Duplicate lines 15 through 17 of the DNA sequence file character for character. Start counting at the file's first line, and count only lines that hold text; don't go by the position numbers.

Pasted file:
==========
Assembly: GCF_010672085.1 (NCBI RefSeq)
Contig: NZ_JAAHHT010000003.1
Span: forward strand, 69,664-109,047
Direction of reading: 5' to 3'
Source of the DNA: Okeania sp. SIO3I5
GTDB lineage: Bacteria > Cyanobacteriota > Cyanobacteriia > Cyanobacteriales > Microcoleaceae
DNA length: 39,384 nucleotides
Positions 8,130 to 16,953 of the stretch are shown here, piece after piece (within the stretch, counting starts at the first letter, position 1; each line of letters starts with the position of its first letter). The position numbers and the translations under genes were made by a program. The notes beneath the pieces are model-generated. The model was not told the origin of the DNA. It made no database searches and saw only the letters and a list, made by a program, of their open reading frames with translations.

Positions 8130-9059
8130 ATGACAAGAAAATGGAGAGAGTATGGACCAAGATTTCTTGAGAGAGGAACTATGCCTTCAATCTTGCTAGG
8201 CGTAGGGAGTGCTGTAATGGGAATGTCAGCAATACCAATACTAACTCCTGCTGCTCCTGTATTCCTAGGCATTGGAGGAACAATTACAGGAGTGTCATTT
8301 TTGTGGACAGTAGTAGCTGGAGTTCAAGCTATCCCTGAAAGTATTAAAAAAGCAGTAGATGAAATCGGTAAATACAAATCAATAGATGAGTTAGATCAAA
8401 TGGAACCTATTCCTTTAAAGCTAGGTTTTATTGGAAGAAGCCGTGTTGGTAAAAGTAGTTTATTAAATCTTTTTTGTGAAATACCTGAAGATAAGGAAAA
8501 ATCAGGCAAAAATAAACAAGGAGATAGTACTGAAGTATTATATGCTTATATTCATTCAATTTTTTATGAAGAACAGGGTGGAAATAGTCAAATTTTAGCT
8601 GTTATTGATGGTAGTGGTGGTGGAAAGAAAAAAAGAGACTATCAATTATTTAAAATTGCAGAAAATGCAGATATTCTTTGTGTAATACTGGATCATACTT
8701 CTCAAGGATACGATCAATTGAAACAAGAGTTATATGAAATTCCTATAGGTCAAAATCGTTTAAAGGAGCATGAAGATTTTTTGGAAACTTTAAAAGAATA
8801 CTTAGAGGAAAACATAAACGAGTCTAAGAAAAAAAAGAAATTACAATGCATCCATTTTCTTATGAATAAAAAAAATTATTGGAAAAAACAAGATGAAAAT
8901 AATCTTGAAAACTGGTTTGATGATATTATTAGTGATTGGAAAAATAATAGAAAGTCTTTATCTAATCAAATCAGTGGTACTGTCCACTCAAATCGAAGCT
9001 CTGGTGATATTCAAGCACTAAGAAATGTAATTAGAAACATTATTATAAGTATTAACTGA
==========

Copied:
8601 GTTATTGATGGTAGTGGTGGTGGAAAGAAAAAAAGAGACTATCAATTATTTAAAATTGCAGAAAATGCAGATATTCTTTGTGTAATACTGGATCATACTT
8701 CTCAAGGATACGATCAATTGAAACAAGAGTTATATGAAATTCCTATAGGTCAAAATCGTTTAAAGGAGCATGAAGATTTTTTGGAAACTTTAAAAGAATA
8801 CTTAGAGGAAAACATAAACGAGTCTAAGAAAAAAAAGAAATTACAATGCATCCATTTTCTTATGAATAAAAAAAATTATTGGAAAAAACAAGATGAAAAT